Book Review

The Quest for the Trinity: The Doctrine of God in Scripture, History and Modernity By Stephen R. Holmes

Shane Lems
Stephen R. Holmes
Friday, August 30th 2013
Sep/Oct 2013

The doctrine of the Trinity is right at the core of the historic Christian faith. From the ancient creeds, medieval theologians and the Reformation confessions to current liturgies, sermons, and prayers, the doctrine of the Trinity is a precious truth of Christianity. With The Quest for the Trinity, Stephen Holmes has given Christian scholars another helpful resource on the history of this doctrine. However, this monograph isn’t simply a historical summary of Trinitarian doctrine; Holmes’s focus is much narrower.

In this book, Holmes argues “that the explosion of theological work claiming to recapture the doctrine of the Trinity that we have witnessed in recent decades in fact misunderstands and distorts the traditional doctrine so badly that it is unrecognizable” (xv). In other words, the main point of this book is to show that many modern discussions of the Trinity are a departure from the doctrine as defined and defended by the early church and upheld throughout the years. In The Quest for the Trinity, Holmes does not intend to set out an exegetical case proving that the early church was right and the recent revisions are wrong. Instead, he describes the doctrine historically and then compares and contrasts it to the recent discussions. Holmes does interact with some biblical texts, but the bulk of the work is devoted to summarizing, comparing, and contrasting different theologians’ studies of the Trinity.

The layout of the book is as follows. First, Holmes analyzes recent theologians’ works on the Trinity such as Karl Barth (neoorthodox), Karl Rahner (Roman Catholic), and John Zizioulas (Eastern Orthodox). Second, Holmes goes back to biblical sources, showing how the church fathers interpreted certain texts in a Trinitarian way. Third, the discussion turns more specifically and extensively to the church fathers, including Irenaeus, Origen, Athanasius, Basil of Caesarea, Gregory of Nyssa, and so forth. Fourth, Holmes’s attention turns to the medieval theologians and their Trinitarian teaching. Some of those include Richard of St. Victor, Thomas Aquinas, and Anselm. Fifth, there is a section on the post-Reformation anti-Trinitarian movements such as Socinianism, rationalism, and deism. Finally, Holmes gives more detail on the Trinitarian teaching(s) of foundational nineteenth-century theologians such as G. W. F. Hegel, Friedrich Schleiermacher, and F. C. Baur.

There are two reasons why The Quest for the Trinity is a solid, but not groundbreaking, book. First, even before reading it I agreed with Holmes’s main point. When I read the introduction I thought, “Well, of course!” I’ve read enough of Barth’s Church Dogmatics to know that his views on the Trinity are different from many who have gone before him. Though not in as much detail, other authors have made the same point that Holmes does in this book. For readers who identify with Reformation creeds and confessions, the book will be preaching to the choir.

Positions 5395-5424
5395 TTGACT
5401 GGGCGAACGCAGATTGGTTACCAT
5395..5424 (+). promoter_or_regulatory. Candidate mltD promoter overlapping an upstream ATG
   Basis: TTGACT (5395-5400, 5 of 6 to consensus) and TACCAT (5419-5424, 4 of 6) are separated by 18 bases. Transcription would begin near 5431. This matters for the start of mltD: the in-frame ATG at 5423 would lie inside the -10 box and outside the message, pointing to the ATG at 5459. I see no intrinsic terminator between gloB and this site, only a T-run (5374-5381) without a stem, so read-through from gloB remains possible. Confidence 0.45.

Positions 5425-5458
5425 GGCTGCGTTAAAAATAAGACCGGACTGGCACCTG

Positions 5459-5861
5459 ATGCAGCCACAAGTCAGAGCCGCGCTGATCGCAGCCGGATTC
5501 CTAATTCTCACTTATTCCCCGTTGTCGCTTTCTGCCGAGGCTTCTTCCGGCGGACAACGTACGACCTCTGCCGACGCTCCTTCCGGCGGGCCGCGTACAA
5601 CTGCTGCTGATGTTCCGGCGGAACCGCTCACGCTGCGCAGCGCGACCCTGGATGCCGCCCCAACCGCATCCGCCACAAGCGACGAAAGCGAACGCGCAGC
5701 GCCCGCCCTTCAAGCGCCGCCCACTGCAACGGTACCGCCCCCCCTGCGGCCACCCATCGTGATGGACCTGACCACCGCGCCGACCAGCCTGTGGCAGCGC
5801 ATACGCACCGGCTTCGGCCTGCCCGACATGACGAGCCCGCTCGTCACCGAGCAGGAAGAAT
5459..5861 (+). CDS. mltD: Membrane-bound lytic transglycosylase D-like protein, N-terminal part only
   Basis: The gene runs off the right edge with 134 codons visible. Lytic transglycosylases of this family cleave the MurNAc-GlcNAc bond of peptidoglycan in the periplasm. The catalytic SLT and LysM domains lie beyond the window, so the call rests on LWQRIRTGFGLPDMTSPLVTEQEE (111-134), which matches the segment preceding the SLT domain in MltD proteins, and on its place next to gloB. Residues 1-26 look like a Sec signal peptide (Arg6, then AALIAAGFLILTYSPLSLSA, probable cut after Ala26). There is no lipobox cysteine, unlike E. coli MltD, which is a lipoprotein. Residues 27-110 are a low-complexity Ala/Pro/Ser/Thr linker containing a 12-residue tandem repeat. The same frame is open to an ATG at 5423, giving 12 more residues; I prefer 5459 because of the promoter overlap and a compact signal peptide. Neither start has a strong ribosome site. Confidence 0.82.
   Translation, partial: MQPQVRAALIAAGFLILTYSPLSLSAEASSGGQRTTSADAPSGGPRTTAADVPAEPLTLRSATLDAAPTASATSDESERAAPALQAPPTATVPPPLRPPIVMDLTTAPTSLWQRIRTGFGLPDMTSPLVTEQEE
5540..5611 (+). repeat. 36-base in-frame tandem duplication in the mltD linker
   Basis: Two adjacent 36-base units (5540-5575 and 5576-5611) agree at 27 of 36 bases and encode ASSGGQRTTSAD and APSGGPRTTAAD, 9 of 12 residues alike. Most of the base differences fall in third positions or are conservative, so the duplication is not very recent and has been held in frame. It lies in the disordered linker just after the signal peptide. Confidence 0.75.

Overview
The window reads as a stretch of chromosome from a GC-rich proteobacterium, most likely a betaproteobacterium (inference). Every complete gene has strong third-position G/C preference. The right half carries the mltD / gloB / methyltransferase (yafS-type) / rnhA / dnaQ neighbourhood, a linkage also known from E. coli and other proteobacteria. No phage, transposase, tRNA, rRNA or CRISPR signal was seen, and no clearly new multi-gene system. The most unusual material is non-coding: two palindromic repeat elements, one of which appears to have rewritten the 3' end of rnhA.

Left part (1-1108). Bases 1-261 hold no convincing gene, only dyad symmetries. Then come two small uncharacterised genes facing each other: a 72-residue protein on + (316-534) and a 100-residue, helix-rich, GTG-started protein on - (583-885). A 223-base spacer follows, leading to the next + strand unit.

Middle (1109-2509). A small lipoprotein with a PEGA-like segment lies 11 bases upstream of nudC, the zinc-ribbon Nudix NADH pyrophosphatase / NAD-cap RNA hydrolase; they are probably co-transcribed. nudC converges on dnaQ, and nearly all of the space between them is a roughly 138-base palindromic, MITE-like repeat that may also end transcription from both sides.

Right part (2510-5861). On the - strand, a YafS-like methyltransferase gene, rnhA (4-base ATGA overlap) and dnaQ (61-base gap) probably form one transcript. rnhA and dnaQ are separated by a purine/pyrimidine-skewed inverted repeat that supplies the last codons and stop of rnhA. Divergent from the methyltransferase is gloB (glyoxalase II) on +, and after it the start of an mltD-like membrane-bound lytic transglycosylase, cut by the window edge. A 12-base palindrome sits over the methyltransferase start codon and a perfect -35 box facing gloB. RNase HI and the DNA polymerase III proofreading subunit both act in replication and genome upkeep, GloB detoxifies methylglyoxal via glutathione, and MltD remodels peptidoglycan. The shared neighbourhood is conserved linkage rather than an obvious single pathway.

Second, Holmes’s summary of the church fathers and medieval theologians isn’t novel. Readers who have already read other historical theological summaries of the doctrine of the Trinity will perhaps think of Holmes’s work as a sort of review. The patristic and medieval parts of this book have been discussed in detail elsewhere, and readers who are well versed in these subjects have no doubt studied all this before.

The Quest for the Trinity, however, will challenge those in liberal, neoorthodox, or progressive evangelical circles. I’m sure there are many out there who would balk at the suggestion that Barth’s doctrine of the Trinity was a departure from the historic understanding of the Trinity. It also might be a good resource for those coming out of liberalism into more confessional Christianity. For a scholar who is struggling with a proper historical and biblical understanding of the Trinity, this book would be a great help. Academics who haven’t studied this facet of Christian doctrinal history might also appreciate Holmes’s contribution.

It has probably become evident by now that The Quest for the Trinity is a scholarly work for upper-level graduate studies, seminary studies, or doctoral studies. It isn’t really a book for laypeople. I wouldn’t recommend it to anyone who is not well read in theology and church history. Holmes meticulously covers a lot of ground’two thousand years of doctrinal history in two hundred pages! Some pastors, elders, or teachers might be interested in this book if they are looking for a rigorous historical summary of the doctrine of the Trinity. But others will avoid it because of its density and complexity.

In summary, The Quest for the Trinity is a positive contribution to Trinitarian theology. Overall, the book was very technical and detailed, but helpful. Though it isn’t a popular resource, I do hope Holmes’s work is read and discussed in theological circles. Ultimately, I hope it leads more people to a deeper Christian understanding of the doctrine of the Trinity’a central truth of the faith.

Friday, August 30th 2013

“Modern Reformation has championed confessional Reformation theology in an anti-confessional and anti-theological age.”

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